Forest of Dean : Formed by former Brits Abroad synthesist Dean Garrett in response to the wretched trajectory of his life, this rinky-dink New Age combo of one released several delicately-clad 10” EPs in the years 1994-2001.
Judge Barry Hertzog : This Dutch border rebel DJ renegade uses his role as the self-proclaimed ‘First Indie Football Hooligan’ to promote a Messiah-like solo music career from atop his DAF armoured car from deep in the woods around the uplands of his beloved Drenthe.
Kit Kat Rappers :Formed under protest by Rave scenesters Gary Have-a-laugh, Stu and Yeh-Yeh, at the behest of compadré Mick Goodby, the Kit Kat Rappers’ story permeates the various plots of One Three One. The later addition into the group of posh rapper Leander Pitt-Rivers Baring-Gould, under the name Full English Breakfast, leads to a large chart hit.
Low Countries : This Liverpool Post-Punk outfit was the place where One Three One hero Rock Section cut his music business teeth, being ‘installed’ in the band as lead singer at age seventeen by their manager/svengali Arthur Tadgell.
Make Fuck : Formed in the southern Sardu foothills of Mt Línas by cave anarchists from nearby Gonnosfanadiga, this famous power trio churns out ‘cavernous crud, only its lupine howling and overdriven bass bringing the remotest clarity to this soupy anarchist testament’ (One Three One, page 114).
Neon Sardinia : These high-living darlings of the 1970s Sardinian art scene – conspicuously wealthy with their Lamborghinis and actress girlfriends – reclaimed for the island many of those ancient traditions and festivals deemed by previous generations to be too heathen and unchristian to hold onto. Ironically, it was precisely these re-enactments and reconstructions that ultimately led to the kidnapping of their synthesist Fabrizio Arra.
FABRIZIO ARRA – vocals, synthesizers
ARTURO VACA – vocals, synthesizers
Nurse With Mound : This Japanese avant-garde duo were formed in Sardinia by visionary Egg with accompaniment by multi-instrumentalist Misstra Know-It-All. Their songs range from the angry-man-screaming-at-broken-walkman-style street corner protest of ‘We Apologise For Nothing’ to the multi-layered post-Miles Davis jazz of Mixing Concrète.
EGG – vocals
MISSTRA KNOW-IT-ALL – saxophone, clarinet, turntables, guitar, tuba, samples, synthesizers, cymbal, French horn, cor Anglais, piano, sousaphone, tympani, triangle, bass drum, snare drum, piccolo drum, tapes (cassette, DAT, 15” Studer), violin, contra bass, dwarf cello, music box, telephone, Buddha box, rhythm box, banana box, tambourine, cigar box, Jack-in-the-box, quardplums
Spackhouse Tottu : Formed by Sardinian brothers José and Luis Mackenzie, this pioneering Mediterranean dance act pumped out single after seven-inch single throughout their early career, sampling Krautrock, garage rock and electro punk for their mental two-minute-hate songs. As live DJs, the pair cannibalised Klaus Schulze’s most proto-techno pieces in order to stretch out Rave music into an over-caffeinated cartoon version of the Zeitgeist.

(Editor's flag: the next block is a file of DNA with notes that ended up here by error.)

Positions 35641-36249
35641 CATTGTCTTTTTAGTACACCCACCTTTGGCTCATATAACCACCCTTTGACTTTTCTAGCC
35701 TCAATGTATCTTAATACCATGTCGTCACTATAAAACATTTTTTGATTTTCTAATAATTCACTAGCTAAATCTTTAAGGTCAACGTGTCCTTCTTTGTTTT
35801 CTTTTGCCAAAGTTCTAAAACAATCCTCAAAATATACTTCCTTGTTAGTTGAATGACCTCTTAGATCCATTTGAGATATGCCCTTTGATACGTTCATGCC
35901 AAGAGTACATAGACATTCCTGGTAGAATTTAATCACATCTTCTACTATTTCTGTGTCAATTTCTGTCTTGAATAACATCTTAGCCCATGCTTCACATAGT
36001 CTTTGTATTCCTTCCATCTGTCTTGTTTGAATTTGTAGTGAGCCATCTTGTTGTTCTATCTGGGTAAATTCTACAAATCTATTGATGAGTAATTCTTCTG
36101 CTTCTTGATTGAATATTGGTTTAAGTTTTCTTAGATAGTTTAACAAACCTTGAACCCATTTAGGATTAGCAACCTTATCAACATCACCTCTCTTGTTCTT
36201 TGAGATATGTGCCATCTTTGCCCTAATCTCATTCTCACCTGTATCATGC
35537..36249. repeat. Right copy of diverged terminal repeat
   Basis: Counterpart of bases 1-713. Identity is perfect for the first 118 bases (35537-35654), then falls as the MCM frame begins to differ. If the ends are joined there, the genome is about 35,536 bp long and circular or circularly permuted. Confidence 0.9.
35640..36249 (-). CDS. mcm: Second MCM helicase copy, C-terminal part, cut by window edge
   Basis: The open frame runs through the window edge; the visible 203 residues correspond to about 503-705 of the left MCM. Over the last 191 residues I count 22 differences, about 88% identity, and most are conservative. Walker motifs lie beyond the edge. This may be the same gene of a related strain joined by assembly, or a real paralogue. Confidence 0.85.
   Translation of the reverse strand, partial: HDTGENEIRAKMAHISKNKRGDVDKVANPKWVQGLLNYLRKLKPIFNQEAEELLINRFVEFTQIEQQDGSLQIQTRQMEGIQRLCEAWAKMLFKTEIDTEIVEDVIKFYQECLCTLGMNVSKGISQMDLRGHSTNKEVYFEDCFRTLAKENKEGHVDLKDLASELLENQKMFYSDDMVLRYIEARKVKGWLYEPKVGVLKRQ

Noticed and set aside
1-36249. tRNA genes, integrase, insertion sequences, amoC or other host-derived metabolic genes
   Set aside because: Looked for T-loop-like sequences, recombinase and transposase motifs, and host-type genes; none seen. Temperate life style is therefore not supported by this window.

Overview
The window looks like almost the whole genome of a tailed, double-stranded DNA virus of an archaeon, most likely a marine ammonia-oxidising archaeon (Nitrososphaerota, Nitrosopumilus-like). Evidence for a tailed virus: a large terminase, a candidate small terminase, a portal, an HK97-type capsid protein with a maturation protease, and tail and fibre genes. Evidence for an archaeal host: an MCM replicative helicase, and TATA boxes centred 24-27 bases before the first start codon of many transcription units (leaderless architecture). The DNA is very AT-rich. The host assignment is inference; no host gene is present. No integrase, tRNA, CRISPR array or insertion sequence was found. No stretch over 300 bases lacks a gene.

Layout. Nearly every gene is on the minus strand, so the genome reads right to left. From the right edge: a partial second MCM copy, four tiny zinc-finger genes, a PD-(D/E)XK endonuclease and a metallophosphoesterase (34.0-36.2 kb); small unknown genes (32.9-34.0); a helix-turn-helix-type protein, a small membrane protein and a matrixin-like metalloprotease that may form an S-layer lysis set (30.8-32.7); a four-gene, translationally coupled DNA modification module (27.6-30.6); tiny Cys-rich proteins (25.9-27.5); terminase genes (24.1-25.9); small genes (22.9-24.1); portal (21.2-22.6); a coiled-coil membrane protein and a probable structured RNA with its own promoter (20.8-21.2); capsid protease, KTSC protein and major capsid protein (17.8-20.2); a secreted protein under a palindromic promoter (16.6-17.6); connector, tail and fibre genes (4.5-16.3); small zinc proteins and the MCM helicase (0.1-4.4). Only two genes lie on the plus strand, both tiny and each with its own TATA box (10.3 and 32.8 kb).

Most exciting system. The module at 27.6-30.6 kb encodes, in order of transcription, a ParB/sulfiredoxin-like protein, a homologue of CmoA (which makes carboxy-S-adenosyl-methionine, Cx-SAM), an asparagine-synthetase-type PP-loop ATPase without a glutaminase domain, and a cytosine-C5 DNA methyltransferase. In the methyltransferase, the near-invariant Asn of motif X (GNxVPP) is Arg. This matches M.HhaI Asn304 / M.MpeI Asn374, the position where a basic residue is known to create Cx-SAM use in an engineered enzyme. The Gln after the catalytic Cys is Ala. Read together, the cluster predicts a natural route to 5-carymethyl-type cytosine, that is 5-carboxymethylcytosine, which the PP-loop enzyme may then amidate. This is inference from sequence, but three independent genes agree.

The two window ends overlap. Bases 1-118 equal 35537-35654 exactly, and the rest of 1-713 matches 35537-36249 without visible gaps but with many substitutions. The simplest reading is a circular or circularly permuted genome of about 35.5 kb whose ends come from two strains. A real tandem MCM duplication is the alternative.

JOSÉ MACKENZIE – turntables, vocals, samples
LUIS MACKENZIE – turntables, vocals, samples
(Later BUGS RABBIT – music director, keyboards)
Spion Kop : Formed specifically to cause a rumpus by Dutch DJ Judge Barry Hertzog with cohort Pit-Yacker MC on dual vocals, Spion Kop managed one smash hit in the form of ‘Das Boot’. Taking a clattery drum and stomping sample from Japanese ’60s beat group The Spiders, Messrs Hertzog and Pit-Yacker screeched their declaration of the Anfield Kop’s pre-eminence in unison and without restraint.
HERTZOG – vocals, samples, FX
PIT-YACKER MC – vocals
Vesuvio : Famously reclusive throughout the 1970s, this Naples-based commune band made their name from their titanic metal self-titled debut, whence came their signature tune – the side-long fifteen-minute epic ‘Pompeii’. Generally a quartet, they were often augmented – live and in the studio – by relatives and family members.
Music as described above has been released and made available within a website associated with the novel and/or on bandcamp, although many of them are now hard to track down. It was thanks to a T(n)VV reader who, having picked up from a previous posting that I was taking on this book, got in touch with details of the novel’s bonkers soundtrack. Indeed, I’d go as far as to describe it as a total skullfuck of a soundtrack so don’t say you haven’t been warned.
mp3 : Brits Abroad – Last Tango In Paris
mp3 : Brits Abroad – Boogie Nights/Takin’ The Rap
mp3 : Dayglo Maradona – Rock Section
mp3 : Forest of Dean – Black Forest of Dean
mp3 : Judge Barry Hertzog – The Border Rebel
mp3 : Mick Goodby – Kick
mp3 : Spackhouse Tottu – The Daemon
mp3 : Spion Kop – Das Boot
Big shout out to Keith. Hugely appreciated.